The symbol of the swastika is a well documented ancient symbol used around the world. It's first recorded occurence dates all the way back the the 6th to 5th millennium BC when it was used in the "Vinca script" of Neolithic Europe. After that it has been used by primitive society consitently from China to the Americas passing by Greece and Africa.
A manhole in Hirosaki, Japan
|A Coca-Cola advertisement dating 1925|
The word swastika come from the Sanskrit and it means "that which is associated with well-being." Its meaning is one of luck, well-being. It has been used consistently around the world, even in the U.S. as a good-luck charm, especially by early aviators.
Native americans and Chinese also used it to represent the sun.
The crooked cross is a historical sacred symbol in all Indian religions. It is used in Hinduism, Buddhism and Jainism. It rose to importance in Buddhism during the Mauryan Empire and in Hinduism with the decline of Buddhism in India during the Gupta Empire. It followed the silk road with Buddhism to reach Tibet and China. The symbol was also introduced to Bali with Hinduism by Hindu kings. The use of the swastika by the Bon faith of Tibet, as well as later religions like Cao Dai of Vietnam and Falun Gong of China, can also be traced to Buddhist influence.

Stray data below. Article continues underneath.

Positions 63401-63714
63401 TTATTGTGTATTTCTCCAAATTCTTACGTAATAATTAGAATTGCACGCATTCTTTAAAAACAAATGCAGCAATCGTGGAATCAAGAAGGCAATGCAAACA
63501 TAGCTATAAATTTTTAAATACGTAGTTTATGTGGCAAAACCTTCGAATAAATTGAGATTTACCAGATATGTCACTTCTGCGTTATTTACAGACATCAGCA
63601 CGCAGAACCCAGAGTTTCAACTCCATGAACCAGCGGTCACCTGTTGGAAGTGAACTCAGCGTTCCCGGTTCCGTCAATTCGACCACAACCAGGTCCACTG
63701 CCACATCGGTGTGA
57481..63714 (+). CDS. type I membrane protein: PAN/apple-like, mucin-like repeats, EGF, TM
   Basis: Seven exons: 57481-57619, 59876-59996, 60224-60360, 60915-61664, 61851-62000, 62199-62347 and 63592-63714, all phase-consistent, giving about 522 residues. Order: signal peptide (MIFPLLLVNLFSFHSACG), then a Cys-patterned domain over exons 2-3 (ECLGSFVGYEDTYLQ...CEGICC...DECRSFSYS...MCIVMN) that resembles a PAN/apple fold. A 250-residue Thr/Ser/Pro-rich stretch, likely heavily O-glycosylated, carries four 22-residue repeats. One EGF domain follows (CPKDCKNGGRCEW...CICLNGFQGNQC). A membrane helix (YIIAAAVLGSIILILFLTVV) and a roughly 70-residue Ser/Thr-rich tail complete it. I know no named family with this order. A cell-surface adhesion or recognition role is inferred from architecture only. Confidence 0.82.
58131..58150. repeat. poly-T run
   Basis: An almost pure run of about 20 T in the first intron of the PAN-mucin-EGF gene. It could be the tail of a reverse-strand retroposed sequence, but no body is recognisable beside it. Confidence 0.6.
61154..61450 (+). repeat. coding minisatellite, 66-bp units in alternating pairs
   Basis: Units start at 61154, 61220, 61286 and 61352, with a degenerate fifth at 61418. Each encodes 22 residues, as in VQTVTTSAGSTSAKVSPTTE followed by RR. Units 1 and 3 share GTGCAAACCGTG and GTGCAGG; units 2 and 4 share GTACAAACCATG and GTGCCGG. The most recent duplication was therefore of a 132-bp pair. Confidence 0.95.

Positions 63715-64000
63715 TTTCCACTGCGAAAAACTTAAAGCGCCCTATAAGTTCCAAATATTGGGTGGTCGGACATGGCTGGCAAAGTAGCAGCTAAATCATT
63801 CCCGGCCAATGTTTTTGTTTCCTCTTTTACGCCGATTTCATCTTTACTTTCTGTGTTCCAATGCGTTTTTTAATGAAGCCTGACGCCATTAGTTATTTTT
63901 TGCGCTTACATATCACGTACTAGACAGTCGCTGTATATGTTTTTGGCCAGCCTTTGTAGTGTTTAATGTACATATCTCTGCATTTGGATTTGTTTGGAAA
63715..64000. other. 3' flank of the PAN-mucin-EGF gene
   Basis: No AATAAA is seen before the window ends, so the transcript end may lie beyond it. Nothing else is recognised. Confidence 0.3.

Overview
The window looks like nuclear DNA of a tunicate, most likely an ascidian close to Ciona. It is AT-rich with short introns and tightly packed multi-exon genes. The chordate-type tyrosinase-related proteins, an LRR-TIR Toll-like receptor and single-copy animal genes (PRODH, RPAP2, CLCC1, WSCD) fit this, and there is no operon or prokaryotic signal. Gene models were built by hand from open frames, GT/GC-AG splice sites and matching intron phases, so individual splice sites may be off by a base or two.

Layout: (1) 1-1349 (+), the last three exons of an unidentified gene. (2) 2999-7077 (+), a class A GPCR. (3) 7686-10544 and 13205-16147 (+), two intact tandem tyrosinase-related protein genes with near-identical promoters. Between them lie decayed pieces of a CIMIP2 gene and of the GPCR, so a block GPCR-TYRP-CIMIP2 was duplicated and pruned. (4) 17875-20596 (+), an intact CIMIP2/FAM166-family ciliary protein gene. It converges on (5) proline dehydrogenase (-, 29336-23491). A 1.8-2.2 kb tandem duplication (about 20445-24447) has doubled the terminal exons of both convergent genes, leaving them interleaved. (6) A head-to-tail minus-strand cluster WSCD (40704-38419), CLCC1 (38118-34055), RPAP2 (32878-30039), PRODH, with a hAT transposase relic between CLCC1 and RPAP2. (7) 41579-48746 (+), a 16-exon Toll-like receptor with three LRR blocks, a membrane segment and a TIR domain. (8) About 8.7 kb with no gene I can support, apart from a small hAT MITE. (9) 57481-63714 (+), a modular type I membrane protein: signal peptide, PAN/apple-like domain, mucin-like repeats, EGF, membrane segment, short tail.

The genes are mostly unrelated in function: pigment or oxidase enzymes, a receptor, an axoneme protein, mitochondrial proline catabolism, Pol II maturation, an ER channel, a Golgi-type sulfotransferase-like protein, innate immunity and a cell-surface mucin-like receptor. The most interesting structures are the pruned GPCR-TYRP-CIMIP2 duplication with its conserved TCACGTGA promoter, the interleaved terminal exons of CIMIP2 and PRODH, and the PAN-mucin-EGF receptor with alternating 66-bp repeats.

In Buddhism, it is said that Gautama Buddha (the historical Buddha) was inscribed with this symbol on the chest by his disciples upon his death. We often see statues of him with this symbol on the chest or on the sole of the feet. It represent infinity in tibet and China.
Many Buddhist texts start with this symbol, thus it has started being
used in Japan as a symbol representing temples, especially on maps as
the torii gate represents Shinto shrines.
If you look at the map of Kyoto above, you'll notice many instance of the swastika.
In Japan, the swastika is called manji 万字, which comes from China. The first character, man, means 10,000 which is a big enough number to represent a myriad, or infinity. The second one, ji, is simply character. thus it is called the infinity character.
It is usually facing counter-clockwise. Meaning that the arms of the cross are turning in a counter-clockwise pattern. This being said, it is not uncommon to see it facing the other way and it is called a mirror-image of the manji.
The signification is the same though and it is still not associated with the Nazis in anyway.
So much so that there is another name for the Nazi's symbol in Japanese. My Japanese dictionary calls it the Ha-kenkoroitsu (from the German word Hakenkreuz, crooked cross ) and it describes it at the 45-degree clockwise manji used by the Nazi party.
That symbol is usually surrounded by a circle. In Japan it is unusual to see the manji at that angle. It is usually flat on one of its side.
I hope this will help dampening the shock I hear many foreign visitors expressing when they visit Japan. The manji has been used for thousands of years as a positive symbol and only in the last 70 years has it been associated with the signification it holds in the Western world. It is a victim of its usage by the Nazis, really.
Just remember that in Japan, this symbol represents a Buddhist temple when seen on a map.
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